Parenteral nutrition in adults during acute illness: a clinical perspective for clinicians

Kate Fetterplace, Darcy Holt, Andrew Udy, Emma Ridley

Research output: Contribution to journalReview ArticleResearchpeer-review

Abstract

Parenteral nutrition (PN) is the administration of a nutritional formula by means other than the gastrointestinal (GI) tract. The formula may include carbohydrates, amino acids, lipids, electrolytes and/or micronutrients. The primary indications for PN are intestinal failure (IF) due to an underlying disease or treatment, or if the GI tract is not accessible. The goals of PN should be to ensure adequate nutrition provision to meet patient needs while minimising the risk of complications. PN should be commenced in <48 h in patients who are malnourished or otherwise within 7 days if oral or enteral nutrition is not possible or insufficient. There has been evolution in PN techniques and technology, and the risks associated with PN administration have been reduced. Monitoring clinical, laboratory and metabolic parameters in acute IF is essential to provision of safe nutritional support. When provided to appropriate patients with IF in a timely and considered manner, PN has been shown to be safe, improve nutritional parameters and reduce complications associated with malnutrition. This review aims to provide clinicians a practical guide for the management of PN in adult patients within the acute setting.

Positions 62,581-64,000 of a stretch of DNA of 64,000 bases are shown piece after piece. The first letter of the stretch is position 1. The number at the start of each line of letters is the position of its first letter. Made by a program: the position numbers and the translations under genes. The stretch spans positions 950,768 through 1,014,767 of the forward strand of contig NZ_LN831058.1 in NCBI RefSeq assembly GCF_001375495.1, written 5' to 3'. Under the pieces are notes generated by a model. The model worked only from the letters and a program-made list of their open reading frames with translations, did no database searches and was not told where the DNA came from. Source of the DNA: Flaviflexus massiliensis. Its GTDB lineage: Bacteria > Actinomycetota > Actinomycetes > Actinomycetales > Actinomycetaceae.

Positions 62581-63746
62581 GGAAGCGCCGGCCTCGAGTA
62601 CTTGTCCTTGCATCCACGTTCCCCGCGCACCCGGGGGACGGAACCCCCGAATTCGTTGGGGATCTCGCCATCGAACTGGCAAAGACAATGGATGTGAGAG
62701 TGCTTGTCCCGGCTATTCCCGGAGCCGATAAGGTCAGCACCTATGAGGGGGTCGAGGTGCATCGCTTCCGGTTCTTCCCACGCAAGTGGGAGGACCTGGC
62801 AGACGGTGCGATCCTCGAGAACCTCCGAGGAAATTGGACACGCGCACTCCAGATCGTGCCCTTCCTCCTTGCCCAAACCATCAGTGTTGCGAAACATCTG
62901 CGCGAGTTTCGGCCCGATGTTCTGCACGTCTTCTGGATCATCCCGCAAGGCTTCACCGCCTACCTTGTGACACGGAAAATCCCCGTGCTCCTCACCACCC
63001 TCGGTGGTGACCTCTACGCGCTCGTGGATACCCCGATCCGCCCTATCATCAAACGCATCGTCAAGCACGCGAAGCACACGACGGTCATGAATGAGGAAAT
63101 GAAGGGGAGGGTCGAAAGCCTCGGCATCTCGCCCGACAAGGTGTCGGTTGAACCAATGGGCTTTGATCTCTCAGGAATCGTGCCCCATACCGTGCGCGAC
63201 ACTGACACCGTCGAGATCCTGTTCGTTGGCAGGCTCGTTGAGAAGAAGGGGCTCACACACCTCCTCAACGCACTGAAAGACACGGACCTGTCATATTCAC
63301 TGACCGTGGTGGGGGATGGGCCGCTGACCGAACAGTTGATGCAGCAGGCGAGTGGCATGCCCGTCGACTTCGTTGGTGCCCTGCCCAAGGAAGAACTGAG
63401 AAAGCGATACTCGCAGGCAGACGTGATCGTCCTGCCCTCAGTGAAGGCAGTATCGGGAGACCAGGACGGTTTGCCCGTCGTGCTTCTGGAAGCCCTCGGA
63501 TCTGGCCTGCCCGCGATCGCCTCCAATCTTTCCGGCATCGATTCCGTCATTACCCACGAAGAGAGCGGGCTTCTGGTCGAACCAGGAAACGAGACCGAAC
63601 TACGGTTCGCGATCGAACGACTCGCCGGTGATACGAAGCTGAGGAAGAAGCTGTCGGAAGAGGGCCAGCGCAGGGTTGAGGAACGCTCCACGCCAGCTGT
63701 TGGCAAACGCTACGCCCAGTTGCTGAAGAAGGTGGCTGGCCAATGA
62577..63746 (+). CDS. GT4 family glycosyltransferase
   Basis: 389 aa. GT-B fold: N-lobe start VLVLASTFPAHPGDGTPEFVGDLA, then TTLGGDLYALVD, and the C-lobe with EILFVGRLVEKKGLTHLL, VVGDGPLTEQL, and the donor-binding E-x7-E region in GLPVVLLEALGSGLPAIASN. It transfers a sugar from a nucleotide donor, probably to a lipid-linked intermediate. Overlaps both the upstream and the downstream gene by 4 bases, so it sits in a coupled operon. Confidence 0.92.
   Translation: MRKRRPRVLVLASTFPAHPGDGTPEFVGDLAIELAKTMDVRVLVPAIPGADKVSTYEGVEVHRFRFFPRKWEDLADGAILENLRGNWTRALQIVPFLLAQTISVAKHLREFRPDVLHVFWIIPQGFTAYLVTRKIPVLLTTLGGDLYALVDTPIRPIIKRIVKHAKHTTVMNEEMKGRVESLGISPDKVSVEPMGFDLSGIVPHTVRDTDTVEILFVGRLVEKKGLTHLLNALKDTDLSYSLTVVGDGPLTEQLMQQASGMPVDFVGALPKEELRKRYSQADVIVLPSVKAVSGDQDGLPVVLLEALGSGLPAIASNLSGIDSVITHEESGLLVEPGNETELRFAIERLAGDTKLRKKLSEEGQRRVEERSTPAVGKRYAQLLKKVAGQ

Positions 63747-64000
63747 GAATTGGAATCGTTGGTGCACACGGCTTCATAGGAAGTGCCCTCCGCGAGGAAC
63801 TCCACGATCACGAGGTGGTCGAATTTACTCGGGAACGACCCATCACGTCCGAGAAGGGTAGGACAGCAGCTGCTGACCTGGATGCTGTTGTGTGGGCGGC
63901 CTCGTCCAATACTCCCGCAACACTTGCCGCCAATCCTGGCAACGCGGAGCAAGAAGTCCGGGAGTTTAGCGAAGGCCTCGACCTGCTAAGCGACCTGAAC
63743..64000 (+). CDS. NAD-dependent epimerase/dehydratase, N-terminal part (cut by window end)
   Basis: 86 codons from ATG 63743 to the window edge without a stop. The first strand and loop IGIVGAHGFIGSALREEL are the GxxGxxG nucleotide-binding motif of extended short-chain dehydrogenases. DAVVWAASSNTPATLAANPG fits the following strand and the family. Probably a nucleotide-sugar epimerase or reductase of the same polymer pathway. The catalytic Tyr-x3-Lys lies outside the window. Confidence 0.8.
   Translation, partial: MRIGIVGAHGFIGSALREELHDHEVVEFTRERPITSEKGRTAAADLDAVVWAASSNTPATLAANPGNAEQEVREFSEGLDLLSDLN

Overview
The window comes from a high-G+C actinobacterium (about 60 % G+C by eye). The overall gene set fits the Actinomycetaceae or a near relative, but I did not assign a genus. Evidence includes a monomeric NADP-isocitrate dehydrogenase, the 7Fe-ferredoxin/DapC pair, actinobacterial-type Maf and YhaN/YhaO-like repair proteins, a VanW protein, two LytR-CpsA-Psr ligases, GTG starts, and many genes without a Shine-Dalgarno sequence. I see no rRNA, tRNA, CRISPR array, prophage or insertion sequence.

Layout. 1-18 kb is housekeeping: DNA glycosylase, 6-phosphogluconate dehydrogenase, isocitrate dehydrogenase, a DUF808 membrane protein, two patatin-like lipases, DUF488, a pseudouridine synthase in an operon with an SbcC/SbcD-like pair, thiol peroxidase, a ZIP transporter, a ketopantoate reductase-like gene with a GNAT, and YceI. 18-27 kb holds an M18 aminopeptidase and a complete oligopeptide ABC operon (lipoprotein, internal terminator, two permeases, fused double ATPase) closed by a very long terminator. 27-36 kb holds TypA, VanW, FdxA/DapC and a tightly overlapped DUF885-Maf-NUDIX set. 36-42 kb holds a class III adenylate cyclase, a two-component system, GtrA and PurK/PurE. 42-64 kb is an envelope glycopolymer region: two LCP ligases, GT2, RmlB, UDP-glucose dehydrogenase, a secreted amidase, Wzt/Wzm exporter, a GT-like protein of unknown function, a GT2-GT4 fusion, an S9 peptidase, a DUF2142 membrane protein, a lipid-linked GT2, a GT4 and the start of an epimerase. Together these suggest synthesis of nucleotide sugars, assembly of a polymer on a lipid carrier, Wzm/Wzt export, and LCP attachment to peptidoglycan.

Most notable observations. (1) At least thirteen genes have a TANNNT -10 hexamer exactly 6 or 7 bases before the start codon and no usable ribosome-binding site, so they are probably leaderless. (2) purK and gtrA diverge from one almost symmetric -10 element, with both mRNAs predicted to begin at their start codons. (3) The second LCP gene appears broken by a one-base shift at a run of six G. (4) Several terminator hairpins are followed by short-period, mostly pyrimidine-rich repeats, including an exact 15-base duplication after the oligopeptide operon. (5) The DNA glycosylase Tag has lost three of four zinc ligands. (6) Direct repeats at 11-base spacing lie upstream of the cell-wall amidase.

Original languageEnglish
Pages (from-to)403-411
Number of pages9
JournalInternal Medicine Journal
Volume50
Issue number4
DOIs
Publication statusPublished - Apr 2020

Keywords

  • acute illness
  • nutrition
  • parenteral nutrition

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